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Five Destination Branding Principles to Boost Economic Recovery

Five Destination Branding Principles to Boost Economic Recovery
Friday, June 25, 20101:03 PM Tags:no tagsCategories:
By Bill Baker of Total Destination Marketing, author ofDestination Branding for Small Cities.Branding, although misunderstood at times, offers cities the key to enhancing their reputation as an attractive place to visit or do business. During these tough economic times, five of the central tenants of branding should be at the heart of the marketing programs of forward looking cities.

Rather than turn away from marketing, economic downturns present an even greater urgency for city leaders to unify stakeholders, and to focus resources, behavior and decision-making around those competitive strengths that make the place distinctive, attractive and respected. This is the time to activate and adapt the city’s strategic marketing plan in order to lead the economic well being of the community.


There are five core principles that should be at the heart of every city’s marketing. These principles are also important elements of a brand management strategy and are catalysts for decisive actions when more has to be done with less. These principles are:

  1. Be Customer-centric. This is the time to be closely connected to your best customers. Don’t hold back on researching and monitoring their behavior because this recession has changed them. Ensure that messages are strongly resonating and experiences are delivered in ways that delight them and build word of mouth and repeat visitation. Focus on what matters most to them now. As much as budgets will allow, marketing communications should be maintained because those that sustain a strong share of voice are most likely to gain market share from competitors and emerge strongest from the recession.
  2. Constantly Innovate. Just because budgets may have been cut doesn’t mean that fresh and creative ideas must, too. It may be necessary to move quickly and introduce creative new messages, products, partnerships and methods of communicating relevant to this changing environment.
  3. Deliver Outstanding Value. Focus on what is really valuable to visitors and customers. This goes beyond simply offering value for money (your competitors will do that as well), but develop those attributes that add value to their experiences and your distinctive competitive advantage. This can come from how you and your partners combine and package your greatest strengths. Aim to build referrals and repeat business.
  4. Leadership and Co-operation. Maintaining the potency of a city brand in tough times requires the active support and participation of key stakeholders and partners more than ever. The city’s marketers need a rallying point to focus their combined resources on key messages, targeted markets and products in ways that enable them to also strengthen their individual marketing and cross selling opportunities. This can expand the size of the pie for stakeholders to get a larger share, rather than relying on pricing to steal share from each other.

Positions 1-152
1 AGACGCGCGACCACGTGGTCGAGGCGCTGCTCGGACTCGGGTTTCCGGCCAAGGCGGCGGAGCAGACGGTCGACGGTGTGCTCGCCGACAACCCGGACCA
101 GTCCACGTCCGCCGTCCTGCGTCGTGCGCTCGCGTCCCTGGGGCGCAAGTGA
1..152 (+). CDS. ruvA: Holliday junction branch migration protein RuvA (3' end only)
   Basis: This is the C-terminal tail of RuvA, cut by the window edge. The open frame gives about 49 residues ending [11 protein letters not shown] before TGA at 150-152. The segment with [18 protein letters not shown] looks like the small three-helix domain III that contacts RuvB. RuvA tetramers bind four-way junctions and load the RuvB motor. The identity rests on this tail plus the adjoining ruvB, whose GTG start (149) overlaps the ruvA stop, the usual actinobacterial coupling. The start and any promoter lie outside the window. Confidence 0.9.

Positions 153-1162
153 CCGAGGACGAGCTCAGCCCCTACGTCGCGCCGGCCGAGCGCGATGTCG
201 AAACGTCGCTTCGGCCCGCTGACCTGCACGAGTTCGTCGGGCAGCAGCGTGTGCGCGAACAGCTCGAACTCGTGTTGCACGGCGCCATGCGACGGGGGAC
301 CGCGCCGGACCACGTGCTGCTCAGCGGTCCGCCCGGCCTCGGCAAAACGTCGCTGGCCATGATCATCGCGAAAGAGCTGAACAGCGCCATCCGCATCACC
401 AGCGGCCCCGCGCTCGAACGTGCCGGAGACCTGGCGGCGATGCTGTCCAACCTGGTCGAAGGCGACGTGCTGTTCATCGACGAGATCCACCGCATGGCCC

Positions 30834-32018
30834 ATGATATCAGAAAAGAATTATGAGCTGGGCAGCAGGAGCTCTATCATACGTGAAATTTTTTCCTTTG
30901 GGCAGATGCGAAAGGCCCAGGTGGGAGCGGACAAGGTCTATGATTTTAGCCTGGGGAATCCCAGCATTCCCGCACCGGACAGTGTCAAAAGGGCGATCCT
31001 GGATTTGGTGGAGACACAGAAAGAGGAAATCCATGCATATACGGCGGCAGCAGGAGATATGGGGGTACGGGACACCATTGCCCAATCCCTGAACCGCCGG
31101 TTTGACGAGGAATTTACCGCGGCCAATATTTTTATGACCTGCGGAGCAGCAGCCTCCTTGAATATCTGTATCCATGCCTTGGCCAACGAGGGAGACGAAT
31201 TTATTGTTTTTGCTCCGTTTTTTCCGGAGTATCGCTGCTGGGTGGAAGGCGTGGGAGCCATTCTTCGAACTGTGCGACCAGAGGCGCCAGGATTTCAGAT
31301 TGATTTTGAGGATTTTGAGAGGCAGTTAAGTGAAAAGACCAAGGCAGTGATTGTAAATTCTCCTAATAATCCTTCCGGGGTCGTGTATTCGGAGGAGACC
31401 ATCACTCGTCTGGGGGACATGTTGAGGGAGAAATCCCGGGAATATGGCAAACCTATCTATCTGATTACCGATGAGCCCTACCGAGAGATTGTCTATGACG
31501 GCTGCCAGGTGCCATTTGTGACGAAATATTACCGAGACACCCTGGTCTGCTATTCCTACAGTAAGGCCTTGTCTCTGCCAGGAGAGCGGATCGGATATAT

5. Razor-edge Positioning. More than ever there is a need to maintain a tight focus on your place in the customer’s world based on the new realities of the economy. This involves closely aligning your value proposition, customer needs, competitors and the overall trends in the marketplace. These elements underpin the strength of your positioning and create a rallying point for business networks to thrive. Successful brands are clear, valued, and occupy sustainable point of distinction in the minds of their customers.

A genuine brand management strategy embraces these principles and serves as a beacon to ignite a private-public partnership to enable the city and its partners to focus and organize around its key competitive advantages.

Your brand strategy should contribute to economic recovery in ways that enables the city to unite partners, stand apart from competitors, optimize resources, better resonate with key audiences and boost the local visitor economy.

City marketers who adopt these principles and invest in a brand strategy as a toolkit for decision-making and focus will be in the best position to resonate with key audiences and win market share, particularly during the economic recovery.

Ambitious cities have to overcome the temptation to put their marketing on the shelf during these tough times. Instead, they need to regroup, then proactively build their brand reputation and develop a brand management strategy to generate increased marketing efficiency to lead the city’s economic recovery.


© Total Destination Management 2010



Bill Baker is the founder and President of Total Destination Management. TDM is a team of destination branding, tourism planning and marketing specialists. Bill is recognized internationally as an expert in developing brand strategies for destinations and communities of all sizes. He is a popular speaker and author of Destination Branding for Small Cities.